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DNA/rAd5 HIV-1 preventive vaccine: lack of efficacy


A safe and effective vaccine for the prevention of human immunodeficiency virus type 1 ( HIV-1 ) infection is a global priority.
Researchers have tested the efficacy of a DNA prime-recombinant adenovirus type 5 boost ( DNA/rAd5 ) vaccine regimen in persons at increased risk for HIV-1 infection in the United States.

At 21 sites, researchers have randomly assigned 2504 men or transgender women who have sex with men to receive the DNA/rAd5 vaccine ( 1253 participants ) or placebo ( 1251 participants ).

Investigators have assessed HIV-1 acquisition from week 28 through month 24 ( termed week 28+ infection ), viral-load set point ( mean plasma HIV-1 RNA level 10 to 20 weeks after diagnosis ), and safety.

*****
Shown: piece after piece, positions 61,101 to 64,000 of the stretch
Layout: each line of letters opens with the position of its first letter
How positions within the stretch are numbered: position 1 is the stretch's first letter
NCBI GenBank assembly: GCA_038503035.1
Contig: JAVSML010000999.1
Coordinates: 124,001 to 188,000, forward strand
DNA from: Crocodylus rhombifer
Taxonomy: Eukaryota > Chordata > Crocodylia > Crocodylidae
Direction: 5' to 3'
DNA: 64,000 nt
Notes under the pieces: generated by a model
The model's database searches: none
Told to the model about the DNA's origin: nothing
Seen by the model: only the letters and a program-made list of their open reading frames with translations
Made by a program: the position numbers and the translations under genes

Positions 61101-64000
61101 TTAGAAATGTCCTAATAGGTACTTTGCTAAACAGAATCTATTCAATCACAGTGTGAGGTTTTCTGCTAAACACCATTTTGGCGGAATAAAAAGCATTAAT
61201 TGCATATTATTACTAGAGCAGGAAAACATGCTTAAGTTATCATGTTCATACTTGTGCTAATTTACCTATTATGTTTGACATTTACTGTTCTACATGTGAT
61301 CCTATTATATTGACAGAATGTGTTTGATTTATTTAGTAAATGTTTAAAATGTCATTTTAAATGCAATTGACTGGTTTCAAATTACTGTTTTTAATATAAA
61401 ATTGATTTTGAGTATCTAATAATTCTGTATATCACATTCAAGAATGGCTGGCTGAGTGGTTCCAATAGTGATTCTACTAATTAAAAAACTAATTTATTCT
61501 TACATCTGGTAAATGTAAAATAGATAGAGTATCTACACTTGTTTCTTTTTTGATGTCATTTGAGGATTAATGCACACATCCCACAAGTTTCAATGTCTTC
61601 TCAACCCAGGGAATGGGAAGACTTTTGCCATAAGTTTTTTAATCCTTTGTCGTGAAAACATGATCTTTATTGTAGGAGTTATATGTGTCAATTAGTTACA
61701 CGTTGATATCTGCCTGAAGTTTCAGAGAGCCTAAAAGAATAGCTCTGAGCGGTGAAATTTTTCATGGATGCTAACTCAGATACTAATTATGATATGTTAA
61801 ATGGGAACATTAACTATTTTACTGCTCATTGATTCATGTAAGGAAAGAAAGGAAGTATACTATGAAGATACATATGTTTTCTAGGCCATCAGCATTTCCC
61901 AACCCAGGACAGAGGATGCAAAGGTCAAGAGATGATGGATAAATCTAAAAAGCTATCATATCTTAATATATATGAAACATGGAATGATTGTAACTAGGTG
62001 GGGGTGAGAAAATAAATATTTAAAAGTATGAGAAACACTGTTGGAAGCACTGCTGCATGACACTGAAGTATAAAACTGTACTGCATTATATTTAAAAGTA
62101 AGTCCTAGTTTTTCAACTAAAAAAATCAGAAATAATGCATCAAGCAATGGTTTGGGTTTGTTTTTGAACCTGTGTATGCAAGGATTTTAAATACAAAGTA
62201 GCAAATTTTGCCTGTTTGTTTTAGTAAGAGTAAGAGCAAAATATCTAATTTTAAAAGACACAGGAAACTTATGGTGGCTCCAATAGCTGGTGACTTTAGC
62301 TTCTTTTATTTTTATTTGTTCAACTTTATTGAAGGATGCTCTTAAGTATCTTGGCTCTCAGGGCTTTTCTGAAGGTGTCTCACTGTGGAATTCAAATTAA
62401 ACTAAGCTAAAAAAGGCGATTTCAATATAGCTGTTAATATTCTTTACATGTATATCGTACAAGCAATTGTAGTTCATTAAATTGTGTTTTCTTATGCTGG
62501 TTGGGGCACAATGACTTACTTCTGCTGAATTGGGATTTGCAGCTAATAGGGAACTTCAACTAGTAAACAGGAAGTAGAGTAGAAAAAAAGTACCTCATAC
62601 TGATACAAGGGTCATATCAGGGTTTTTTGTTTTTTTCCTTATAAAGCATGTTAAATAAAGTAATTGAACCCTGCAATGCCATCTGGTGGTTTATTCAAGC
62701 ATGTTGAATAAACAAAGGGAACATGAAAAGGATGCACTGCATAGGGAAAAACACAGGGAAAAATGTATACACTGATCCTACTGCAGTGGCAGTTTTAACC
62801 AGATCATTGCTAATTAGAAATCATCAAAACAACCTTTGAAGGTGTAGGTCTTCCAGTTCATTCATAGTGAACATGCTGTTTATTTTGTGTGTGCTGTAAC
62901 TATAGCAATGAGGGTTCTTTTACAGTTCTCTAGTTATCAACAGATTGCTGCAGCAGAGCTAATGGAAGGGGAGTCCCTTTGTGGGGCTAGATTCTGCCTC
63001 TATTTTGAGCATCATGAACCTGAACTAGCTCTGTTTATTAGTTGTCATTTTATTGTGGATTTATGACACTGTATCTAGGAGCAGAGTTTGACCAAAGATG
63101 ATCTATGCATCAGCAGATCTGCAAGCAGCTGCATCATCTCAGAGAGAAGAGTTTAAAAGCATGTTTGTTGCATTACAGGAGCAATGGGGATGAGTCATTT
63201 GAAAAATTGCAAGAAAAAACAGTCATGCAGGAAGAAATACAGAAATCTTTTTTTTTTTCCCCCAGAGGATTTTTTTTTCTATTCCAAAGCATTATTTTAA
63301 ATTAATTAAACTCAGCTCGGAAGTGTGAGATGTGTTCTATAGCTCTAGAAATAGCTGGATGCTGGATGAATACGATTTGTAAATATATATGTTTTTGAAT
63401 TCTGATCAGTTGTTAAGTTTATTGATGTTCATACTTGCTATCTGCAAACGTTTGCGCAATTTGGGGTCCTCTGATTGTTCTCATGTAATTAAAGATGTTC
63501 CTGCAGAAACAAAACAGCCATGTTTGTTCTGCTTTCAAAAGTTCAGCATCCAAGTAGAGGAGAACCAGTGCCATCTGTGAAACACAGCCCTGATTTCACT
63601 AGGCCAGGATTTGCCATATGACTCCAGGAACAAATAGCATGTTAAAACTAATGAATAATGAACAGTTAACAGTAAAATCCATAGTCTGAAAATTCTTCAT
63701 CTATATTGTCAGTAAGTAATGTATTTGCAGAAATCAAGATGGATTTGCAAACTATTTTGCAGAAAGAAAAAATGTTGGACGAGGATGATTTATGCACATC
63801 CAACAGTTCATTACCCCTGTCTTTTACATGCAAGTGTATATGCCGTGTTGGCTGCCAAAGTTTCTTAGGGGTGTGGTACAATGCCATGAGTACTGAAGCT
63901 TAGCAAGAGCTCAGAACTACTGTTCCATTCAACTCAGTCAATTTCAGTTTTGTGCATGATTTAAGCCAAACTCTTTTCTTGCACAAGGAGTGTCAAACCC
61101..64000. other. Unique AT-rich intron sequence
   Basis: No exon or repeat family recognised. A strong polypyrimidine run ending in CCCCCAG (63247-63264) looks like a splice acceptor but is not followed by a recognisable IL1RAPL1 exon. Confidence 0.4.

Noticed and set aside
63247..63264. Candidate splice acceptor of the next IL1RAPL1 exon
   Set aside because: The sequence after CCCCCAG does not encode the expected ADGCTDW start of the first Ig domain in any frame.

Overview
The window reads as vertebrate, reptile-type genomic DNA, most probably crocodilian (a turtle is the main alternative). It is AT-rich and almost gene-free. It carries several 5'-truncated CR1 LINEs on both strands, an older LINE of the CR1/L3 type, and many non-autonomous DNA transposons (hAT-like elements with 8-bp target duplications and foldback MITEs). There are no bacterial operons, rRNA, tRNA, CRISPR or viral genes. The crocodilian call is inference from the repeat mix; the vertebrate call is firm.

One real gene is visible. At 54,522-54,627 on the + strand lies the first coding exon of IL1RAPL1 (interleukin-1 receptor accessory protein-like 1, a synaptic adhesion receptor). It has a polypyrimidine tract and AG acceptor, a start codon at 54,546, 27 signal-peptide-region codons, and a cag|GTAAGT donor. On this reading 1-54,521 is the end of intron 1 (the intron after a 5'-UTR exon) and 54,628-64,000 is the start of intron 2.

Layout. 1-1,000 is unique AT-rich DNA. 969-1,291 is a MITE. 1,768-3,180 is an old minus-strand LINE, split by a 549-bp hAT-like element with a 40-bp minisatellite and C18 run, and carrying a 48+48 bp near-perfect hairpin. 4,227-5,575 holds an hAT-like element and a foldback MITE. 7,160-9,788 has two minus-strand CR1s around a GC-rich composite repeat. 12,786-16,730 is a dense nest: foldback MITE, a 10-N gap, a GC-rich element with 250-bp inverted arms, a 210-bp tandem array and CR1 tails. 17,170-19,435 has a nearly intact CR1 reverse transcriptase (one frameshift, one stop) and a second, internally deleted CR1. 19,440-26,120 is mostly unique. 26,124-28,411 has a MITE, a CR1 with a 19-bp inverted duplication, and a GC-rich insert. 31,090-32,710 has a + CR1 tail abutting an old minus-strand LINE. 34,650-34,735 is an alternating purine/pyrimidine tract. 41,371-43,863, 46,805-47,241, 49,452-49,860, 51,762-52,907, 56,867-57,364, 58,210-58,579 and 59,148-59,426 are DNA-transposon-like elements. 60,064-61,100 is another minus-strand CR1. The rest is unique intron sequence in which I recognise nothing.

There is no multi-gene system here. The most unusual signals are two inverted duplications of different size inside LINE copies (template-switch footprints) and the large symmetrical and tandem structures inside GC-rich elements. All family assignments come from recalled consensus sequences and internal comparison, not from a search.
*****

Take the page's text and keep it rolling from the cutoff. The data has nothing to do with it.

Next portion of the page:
The 6-plasmid DNA vaccine ( expressing clade B Gag, Pol, and Nef and Env proteins from clades A, B, and C ) was administered at weeks 0, 4, and 8.
The rAd5 vector boost ( expressing clade B Gag-Pol fusion protein and Env glycoproteins from clades A, B, and C ) was administered at week 24.

In April 2013, the Data and Safety Monitoring Board has recommended halting vaccinations for lack of efficacy.

The primary analysis showed that week 28+ infection had been diagnosed in 27 participants in the vaccine group and 21 in the placebo group ( vaccine efficacy, -25.0%; P=0.44 ), with mean viral-load set points of 4.46 and 4.47 HIV-1 RNA log10 copies per milliliter, respectively.

Analysis of all infections during the study period ( 41 in the vaccine group and 31 in the placebo group ) also showed lack of vaccine efficacy ( P=0.28 ).

The vaccine regimen had an acceptable side-effect profile.

In conclusion, the DNA/rAd5 vaccine regimen did not reduce either the rate of HIV-1 acquisition or the viral-load set point in the population studied. ( Xagena )

Hammer SM et al, N Engl J Med 2013; 369:2083-2092

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